In operation, as can be seen from FIG. 3, once the head 15 of the stud 10 is rotated clockwise 90°, the head 15 is captured in the cavity created by the undercut 17 to prevent the stud 10 from disconnecting from the platen shoe 7.
The platen shoes 7 can be shipped to the stove manufacturer in a flat stacked relationship and the studs 10 shipped separately. Similarly, if a replacement platen shoe 7 must be shipped to a user, several of the platen shoes 7 can be shipped in one package in a compact and efficient manner.
If, during the course of assembling the platen shoe 7 to the top heating unit 6, the nut 12 is torqued too tightly onto the stud 10, causing the stud 10 to shear, the unit can be repaired by simply removing the platen shoe 7 and replacing the stud 10 with a new undamaged stud of similar construction.
When assembling the platen shoe, the stud 10 is connected to the platen shoe by inserting the elongated head of the stud 15 into the elongated slot 16. This position of the stud head is shown in FIGS. 6 and 7. The stud 10 is then rotated 90° clockwise to the position shown in FIG. 3 and the head 15 is caught beneath the lip 20 in the cavity formed by the undercut 17. The head 15 stops when it butts against shoulder 18. In this position, the plate shoe is placed flush against the top heating unit 6 as shown in FIGS. 4 and 5 with the studs 10 passing through the holes 11 in the top heating unit 6. Thereafter, the nut 12 is threaded onto the threads 13 on stud 10 and tightened down against the back side of the top heating unit 6. There are sufficient number of studs 10 and slots 16 with mirrored opening holes 11 in a single unit to provide a secure, flat connection between the two parts. This readily allows the maximum efficiency in heat transfer between the top heating unit 6 and the platen shoe 7. This construction also allow the platen shoe to remain perfectly flat against the top heating unit 6 so that the front TEFLONŽ coated surface of the platen shoe will evenly distribute the heat over that unit to provide a constant temperature cooking surface for the top of the hamburger patties. In the event that the platen shoe needs to be removed from the top heating unit 6 because of a broken stud 10 or in order to have the unit refurbished, to re-coat the front of the heat dispersing unit 7 with TEFLONŽ or for any other reason, it is only necessary to unscrew the nut 12, rotate the stud 10 counter-clockwise until the elongated head 15 is aligned with the slotted opening 16 and remove the stud 10 from the slotted opening 16. The platen shoe 7 may then be packaged for shipment without having studs protruding from the unit and the likelihood of any significant damage to the unit during transportation.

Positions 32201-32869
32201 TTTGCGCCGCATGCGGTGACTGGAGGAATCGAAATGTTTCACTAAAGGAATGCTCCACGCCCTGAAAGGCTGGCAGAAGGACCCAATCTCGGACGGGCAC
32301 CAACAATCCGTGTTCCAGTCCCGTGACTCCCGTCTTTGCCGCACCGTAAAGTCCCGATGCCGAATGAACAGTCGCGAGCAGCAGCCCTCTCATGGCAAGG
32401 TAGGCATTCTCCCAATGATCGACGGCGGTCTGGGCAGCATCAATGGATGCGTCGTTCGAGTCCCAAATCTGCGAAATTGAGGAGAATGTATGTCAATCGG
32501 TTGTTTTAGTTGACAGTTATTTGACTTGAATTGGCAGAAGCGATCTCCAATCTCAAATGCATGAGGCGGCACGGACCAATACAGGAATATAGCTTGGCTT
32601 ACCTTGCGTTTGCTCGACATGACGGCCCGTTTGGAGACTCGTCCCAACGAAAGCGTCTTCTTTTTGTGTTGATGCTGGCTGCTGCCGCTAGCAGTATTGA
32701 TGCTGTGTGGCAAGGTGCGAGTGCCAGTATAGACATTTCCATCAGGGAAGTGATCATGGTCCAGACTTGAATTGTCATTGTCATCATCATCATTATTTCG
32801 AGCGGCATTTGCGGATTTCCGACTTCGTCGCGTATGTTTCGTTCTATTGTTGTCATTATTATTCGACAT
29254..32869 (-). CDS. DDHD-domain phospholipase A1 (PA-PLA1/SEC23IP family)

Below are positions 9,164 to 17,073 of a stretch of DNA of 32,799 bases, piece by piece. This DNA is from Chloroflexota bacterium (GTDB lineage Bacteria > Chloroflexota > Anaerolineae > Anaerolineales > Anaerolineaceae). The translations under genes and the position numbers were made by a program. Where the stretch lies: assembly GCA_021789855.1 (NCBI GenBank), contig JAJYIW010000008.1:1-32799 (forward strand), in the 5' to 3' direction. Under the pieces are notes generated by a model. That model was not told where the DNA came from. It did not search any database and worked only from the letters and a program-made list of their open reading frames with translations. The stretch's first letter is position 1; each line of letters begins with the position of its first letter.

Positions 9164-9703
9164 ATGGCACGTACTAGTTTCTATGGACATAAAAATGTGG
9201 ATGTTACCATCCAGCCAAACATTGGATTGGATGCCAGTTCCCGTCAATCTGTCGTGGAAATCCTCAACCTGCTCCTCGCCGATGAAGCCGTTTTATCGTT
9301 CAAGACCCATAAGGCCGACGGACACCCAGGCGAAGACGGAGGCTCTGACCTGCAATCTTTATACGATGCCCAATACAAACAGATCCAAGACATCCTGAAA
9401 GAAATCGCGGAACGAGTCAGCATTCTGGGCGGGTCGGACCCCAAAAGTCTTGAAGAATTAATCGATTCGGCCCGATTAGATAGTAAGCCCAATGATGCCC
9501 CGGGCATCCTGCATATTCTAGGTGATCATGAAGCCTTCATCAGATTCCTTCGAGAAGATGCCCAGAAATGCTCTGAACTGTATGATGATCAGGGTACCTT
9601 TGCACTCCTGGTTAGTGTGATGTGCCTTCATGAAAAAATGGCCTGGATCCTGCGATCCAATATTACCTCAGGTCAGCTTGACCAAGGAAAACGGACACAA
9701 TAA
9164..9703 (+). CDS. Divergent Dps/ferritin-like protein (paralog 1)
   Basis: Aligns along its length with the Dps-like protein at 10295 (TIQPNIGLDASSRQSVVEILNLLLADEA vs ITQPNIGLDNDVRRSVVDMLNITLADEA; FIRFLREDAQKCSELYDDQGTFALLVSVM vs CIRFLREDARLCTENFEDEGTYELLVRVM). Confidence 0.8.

While we have described particular embodiments of the present invention of a new and useful Stove Platen shoe With Improved Attaching Mechanism, it is not intended that such references be construed as limitations upon the scope of this invention except as set forth in the following claims.
|Cited Patent||Filing date||Publication date||Applicant||Title|
|US2471388 *||Feb 5, 1946||May 24, 1949||Budd Co||Plowshare|
|US2588609 *||May 13, 1947||Mar 11, 1952||Blackhall Louis G||Anchor for adjacent slabs of concrete pavements|
|US2859057 *||Aug 20, 1956||Nov 4, 1958||Aeroquip Corp||Rail|
|US2928512 *||Nov 14, 1956||Mar 15, 1960||Proctor & Schwartz Inc||Structural assemblies|
|US4763571 *||Oct 2, 1985||Aug 16, 1988||Restaurant Technology, Inc.||Apparatus for two-sided cooking|
|US5070775 *||Jan 9, 1991||Dec 10, 1991||Bottomline Management, Inc.||Removable cooking surface for the movable platen of a two-sided cooking device|
|U.S. Classification||126/41.00R, 99/349|
|Apr 21, 1997||FPAY||Fee payment|
Year of fee payment: 4
|Apr 23, 2001||FPAY||Fee payment|
Year of fee payment: 8
|May 12, 2005||REMI||Maintenance fee reminder mailed|
|Oct 26, 2005||LAPS||Lapse for failure to pay maintenance fees|
|Dec 20, 2005||FP||Expired due to failure to pay maintenance fee|
Effective date: 20051026